Basis question

Basis question

Does concurrent wringing the same value to the primitive variable needs to be synchronized?

bool updated_flag = false; // indicates that the data was updated

/* Any thread which modifies the data must set
   updated_flag = true
*/

/* Later, after reaching the serial section, check the value of updated_flag.
   updated_flag == true indicates, that the data was modified.
*/

Either all threads write the same value into updated_flag or all threads leave updated_flag unchanged. I could replace updated_flag with an atomic variable, but don't want to do it unless there is a need.

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If I understand the scenario correctly you can probably get away with it, for a boolean anyway, but why not just do the right thing?

Quoting renorm
Does concurrent wringing the same value to the primitive variable needs to be synchronized?

From POSIX point of view - yes.
From Win32 point of view - most likely yes.
From C99/C++03 point of view - it's not specified, so usually one of the above.
From C1x/C++0x point of view - yes.

All about lock-free algorithms, multicore, scalability, parallel computing and related topics:
http://www.1024cores.net

The right thing is to use atomic. But an atomic variable has no constructor. It is inconvenient, sometimes. For example, this doesn't work.

struct A {
    static tbb::atomic flag_;
};

tbb::atomic A::flag_ = true;

Global objects are zero initialized. So just call your flag not_flag_.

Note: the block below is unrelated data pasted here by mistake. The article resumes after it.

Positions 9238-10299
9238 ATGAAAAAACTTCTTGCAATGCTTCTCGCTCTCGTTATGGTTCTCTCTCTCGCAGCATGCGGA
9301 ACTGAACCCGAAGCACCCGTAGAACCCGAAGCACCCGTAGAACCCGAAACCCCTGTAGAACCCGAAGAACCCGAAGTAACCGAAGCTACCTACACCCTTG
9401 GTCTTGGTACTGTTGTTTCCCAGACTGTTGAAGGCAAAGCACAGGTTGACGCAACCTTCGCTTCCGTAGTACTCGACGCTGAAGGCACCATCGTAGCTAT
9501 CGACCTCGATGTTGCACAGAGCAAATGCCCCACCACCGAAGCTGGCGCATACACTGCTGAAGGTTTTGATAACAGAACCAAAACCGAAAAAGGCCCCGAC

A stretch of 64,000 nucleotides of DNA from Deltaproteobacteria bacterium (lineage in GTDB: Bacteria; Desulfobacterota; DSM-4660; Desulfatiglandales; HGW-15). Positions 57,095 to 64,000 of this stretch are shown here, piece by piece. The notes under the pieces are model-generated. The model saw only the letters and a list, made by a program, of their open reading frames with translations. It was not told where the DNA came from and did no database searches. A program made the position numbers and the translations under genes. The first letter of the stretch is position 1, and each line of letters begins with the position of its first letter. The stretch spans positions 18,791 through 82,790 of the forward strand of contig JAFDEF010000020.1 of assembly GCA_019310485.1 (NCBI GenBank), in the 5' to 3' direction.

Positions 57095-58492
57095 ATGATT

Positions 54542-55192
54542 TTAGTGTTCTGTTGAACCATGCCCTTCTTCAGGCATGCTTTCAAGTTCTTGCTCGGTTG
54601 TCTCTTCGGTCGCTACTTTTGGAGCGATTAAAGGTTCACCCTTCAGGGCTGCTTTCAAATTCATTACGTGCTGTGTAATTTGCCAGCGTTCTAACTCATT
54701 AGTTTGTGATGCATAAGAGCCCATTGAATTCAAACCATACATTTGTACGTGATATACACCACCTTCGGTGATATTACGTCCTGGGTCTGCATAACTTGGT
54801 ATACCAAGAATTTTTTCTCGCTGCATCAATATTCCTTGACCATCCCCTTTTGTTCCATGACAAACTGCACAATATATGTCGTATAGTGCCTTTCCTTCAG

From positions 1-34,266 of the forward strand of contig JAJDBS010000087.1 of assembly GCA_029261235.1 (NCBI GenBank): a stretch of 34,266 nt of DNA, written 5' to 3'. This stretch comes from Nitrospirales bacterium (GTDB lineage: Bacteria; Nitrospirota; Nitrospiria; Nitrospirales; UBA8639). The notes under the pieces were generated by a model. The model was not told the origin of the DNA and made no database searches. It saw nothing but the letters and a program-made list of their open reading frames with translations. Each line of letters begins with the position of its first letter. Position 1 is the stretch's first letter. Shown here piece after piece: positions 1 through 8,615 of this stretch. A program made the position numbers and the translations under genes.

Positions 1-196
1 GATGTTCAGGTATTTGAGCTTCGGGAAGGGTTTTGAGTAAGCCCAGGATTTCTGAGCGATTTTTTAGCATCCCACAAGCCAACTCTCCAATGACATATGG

All about lock-free algorithms, multicore, scalability, parallel computing and related topics:
http://www.1024cores.net

By the way, the reason that atomic has no constructors is that in examples like renorm's, there's no way to ensure that dynamic initialization of flag_ occurs before the first access. By not having any constructors, we enable the use of the zero initialization trick.

Of course with C++0x, we could use the constexpr feature to fix the problem. Though then code is likely to use C++0x atomics anyway.

If timing of dynamic initialization is not an issue, a work-around is to subclass atomic with a class that has the desired constructor. Though in practice I use Dmitriy's suggestion of naming things so that zero initialization works.

- Arch

I will use Dmitriy's suggestion as well. Thanks.

Quoting Arch Robison (Intel)
By the way, the reason that atomic has no constructors is that in examples like renorm's, there's no way to ensure that dynamic initialization of flag_ occurs before the first access. By not having any constructors, we enable the use of the zero initialization trick.

Of course with C++0x, we could use the constexpr feature to fix the problem. Though then code is likely to use C++0x atomics anyway.

If timing of dynamic initialization is not an issue, a work-around is to subclass atomic with a class that has the desired constructor. Though in practice I use Dmitriy's suggestion of naming things so that zero initialization works.

There is another possibility (which is sometimes applied to things like atomics and mutexes). Create basic_atomic class which is a POD type. Not that handy to use, but can be initialized to any value.

All about lock-free algorithms, multicore, scalability, parallel computing and related topics:
http://www.1024cores.net

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